Keys to success in making healthy food choices

Published 3:02 pm Friday, February 23, 2018

By JOYANNA LOVE/ Senior Staff Writer

Making wise choices when it comes to food and staying on budget require careful planning.

Licensed Dietitian Lita Chatham of the Alabama Department of Public Health gave some Chilton County residents keys to success and avoiding pitfalls during a grocery store tour hosted by the YMCA of Chilton County and Associated Foods on Feb. 23.

She encouraged shoppers to have a plan for meals for the week and a list of needed items before ever heading to the store.

“I would encourage you, don’t try to make every little change that we talk about today … you can’t change all of your habits in one day or in one short period of time,” Chatham said.

She encouraged attendees to find one to three changes to make to start.

“All foods fit,” Chatham said. “It is just about portion sizes, and choosing healthier options more of the time.”

Shopping the perimeter of a store first is recommended, because that is where the fresh items are ordinarily displayed. Chatham said buying pre-cut, prewashed fresh fruits and vegetables cost more than whole fresh fruits and vegetables. She encouraged choosing fruits and vegetables for snacking.

The darker the color of a vegetable the more nutrition the vegetable has.

She said bagged salad is a good option if convenience is needed because the nutrition is still there.

Chatham said making half of a plate of food fruits and vegetables is a good rule. Buying produce in season can help keep costs low.

When buying frozen vegetables, Chatham encouraged reading the ingredients to ensure that there are not added sauces, which can add sodium and fat.

“Frozen fruits and vegetables can be good choices,” Chatham said.

She said canned vegetables have more sodium, but are definitely better than not buying vegetables at all. Chatham also said rinsing the canned vegetables can remove some of the sodium.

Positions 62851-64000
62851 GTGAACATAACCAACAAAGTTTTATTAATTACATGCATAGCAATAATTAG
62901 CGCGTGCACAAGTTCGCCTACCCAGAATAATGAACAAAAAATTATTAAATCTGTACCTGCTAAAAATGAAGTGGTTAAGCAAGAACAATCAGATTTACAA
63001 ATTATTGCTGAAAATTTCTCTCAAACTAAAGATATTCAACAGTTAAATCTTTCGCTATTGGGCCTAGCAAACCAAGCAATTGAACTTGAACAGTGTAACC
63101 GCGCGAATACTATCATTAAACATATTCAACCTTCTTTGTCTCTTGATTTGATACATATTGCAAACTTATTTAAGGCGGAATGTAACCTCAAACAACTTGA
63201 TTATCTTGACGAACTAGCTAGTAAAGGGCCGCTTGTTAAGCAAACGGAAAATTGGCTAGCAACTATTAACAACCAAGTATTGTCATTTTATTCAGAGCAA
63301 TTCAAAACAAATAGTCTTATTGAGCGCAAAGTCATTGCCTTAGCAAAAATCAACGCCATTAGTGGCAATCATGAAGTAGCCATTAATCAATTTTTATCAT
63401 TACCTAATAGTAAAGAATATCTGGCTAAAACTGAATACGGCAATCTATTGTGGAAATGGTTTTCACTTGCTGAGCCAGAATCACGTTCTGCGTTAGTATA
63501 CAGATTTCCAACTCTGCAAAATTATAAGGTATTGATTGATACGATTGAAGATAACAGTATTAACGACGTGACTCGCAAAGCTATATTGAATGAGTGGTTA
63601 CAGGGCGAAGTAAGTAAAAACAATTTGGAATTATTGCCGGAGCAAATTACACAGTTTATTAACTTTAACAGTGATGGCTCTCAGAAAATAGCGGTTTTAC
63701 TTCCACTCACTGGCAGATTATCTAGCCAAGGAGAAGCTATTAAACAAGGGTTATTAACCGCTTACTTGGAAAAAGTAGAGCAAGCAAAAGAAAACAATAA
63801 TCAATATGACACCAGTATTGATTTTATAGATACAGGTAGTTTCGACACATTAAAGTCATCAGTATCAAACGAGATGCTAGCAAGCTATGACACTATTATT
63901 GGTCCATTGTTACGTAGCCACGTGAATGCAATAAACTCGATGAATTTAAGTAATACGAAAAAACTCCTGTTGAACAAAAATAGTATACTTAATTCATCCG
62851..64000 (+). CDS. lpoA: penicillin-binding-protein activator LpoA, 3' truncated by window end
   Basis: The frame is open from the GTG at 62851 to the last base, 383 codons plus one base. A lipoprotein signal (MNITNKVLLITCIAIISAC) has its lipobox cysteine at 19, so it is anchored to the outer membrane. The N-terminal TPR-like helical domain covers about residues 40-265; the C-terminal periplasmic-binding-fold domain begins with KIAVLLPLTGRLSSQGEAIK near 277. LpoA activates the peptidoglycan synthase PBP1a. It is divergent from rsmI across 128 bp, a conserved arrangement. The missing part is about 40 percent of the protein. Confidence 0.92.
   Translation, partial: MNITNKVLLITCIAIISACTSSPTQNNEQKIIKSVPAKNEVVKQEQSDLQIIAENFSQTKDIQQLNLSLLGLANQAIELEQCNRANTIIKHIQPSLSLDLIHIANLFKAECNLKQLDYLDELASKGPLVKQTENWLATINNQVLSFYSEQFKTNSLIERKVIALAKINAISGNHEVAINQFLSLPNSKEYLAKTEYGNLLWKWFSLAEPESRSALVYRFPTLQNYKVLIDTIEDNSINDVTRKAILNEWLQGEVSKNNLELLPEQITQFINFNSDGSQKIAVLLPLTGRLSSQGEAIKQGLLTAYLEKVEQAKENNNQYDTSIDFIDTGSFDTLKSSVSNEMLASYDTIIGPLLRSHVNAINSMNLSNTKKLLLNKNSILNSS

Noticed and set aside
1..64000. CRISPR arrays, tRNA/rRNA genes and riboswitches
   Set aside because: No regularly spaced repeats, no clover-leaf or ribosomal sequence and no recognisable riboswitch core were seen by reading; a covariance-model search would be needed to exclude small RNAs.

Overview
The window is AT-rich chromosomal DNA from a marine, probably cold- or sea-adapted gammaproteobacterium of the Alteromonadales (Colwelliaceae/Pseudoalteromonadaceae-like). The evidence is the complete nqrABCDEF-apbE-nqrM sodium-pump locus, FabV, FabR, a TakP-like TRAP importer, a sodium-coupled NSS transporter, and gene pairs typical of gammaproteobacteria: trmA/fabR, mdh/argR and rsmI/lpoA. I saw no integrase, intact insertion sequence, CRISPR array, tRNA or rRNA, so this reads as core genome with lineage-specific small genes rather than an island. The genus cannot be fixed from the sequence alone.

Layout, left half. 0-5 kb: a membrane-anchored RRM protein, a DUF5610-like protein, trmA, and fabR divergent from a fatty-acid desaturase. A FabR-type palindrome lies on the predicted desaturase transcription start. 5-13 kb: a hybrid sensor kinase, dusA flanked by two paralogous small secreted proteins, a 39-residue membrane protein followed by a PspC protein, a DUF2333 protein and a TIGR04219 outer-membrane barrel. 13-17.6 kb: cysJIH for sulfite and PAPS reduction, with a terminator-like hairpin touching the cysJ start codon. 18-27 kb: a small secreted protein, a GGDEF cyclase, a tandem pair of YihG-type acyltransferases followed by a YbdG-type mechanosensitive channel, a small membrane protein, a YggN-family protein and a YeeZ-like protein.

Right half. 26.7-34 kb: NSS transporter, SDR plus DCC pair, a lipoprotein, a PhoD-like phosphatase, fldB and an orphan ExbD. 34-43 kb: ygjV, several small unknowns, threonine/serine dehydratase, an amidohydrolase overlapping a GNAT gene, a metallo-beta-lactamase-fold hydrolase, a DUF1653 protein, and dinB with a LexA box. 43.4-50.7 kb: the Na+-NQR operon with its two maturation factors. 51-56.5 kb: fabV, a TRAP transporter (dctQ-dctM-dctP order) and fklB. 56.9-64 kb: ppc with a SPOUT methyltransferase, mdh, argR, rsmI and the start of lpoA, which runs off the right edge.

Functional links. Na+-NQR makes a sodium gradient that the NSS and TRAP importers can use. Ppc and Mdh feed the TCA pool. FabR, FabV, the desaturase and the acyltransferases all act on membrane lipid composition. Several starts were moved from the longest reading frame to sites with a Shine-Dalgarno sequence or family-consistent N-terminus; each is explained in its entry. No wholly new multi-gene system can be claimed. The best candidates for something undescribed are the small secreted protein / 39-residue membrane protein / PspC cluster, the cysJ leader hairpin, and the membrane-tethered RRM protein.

The dietitian also debunked some myths during the tour, pointing out that organic farming can still use pesticide. Because this natural pesticide is removed more with rain water, it is usually applied more often, according to Chatham, meaning the pesticide on an organic and non-organic vegetable is about the same.

She said an organic vegetable is not more nutritious, but it is more expensive.

“There is no research that supports that organic is better for us or safer,” Chatham said.

Rinsing fresh fruits and vegetables is important.

Chatham also pointed out that coconut oil is high in saturated fat, and soy milk does not actually have any more protein than cow’s milk. She also cautioned that some drinks displayed in the juice area say “100 percent natural flavor,” but are not 100 percent juice. She said 100 percent juice is a good choice but can be high in sugar if more than one serving is drank at a time.

Chatham said olive oil is a healthy fat, as are nuts.

Any oil that is solid at room temperature is not a good choice, Chatham said.

As the tour moved on to the lunchmeat section, Chatham said those with heart disease or a history of the disease in their family should watch their sodium intake, which processed meats typically have a lot of.  She said there are sometimes low sodium, low fat options available at a deli counter, which the employee could tell them about.

“Those are going to be your once in a while foods,” Chatham said. “You really don’t want to eat a lot of processed meats.”

She said watching for sales of fresh meat can help keep food costs down.

When reading a food nutrition label, noting the serving size is important. Chatham said a bag of chips that looks like it is one serving could actually be four. So, if someone ate the whole bag, this person would actually have to multiply the numbers given for cholesterol, sodium and carbohydrates by four to get an accurate number.

Another cost saving tip way to stay away from frozen meals. Chatham said many times the same dish could be made for less money and with less sodium if someone makes it themselves.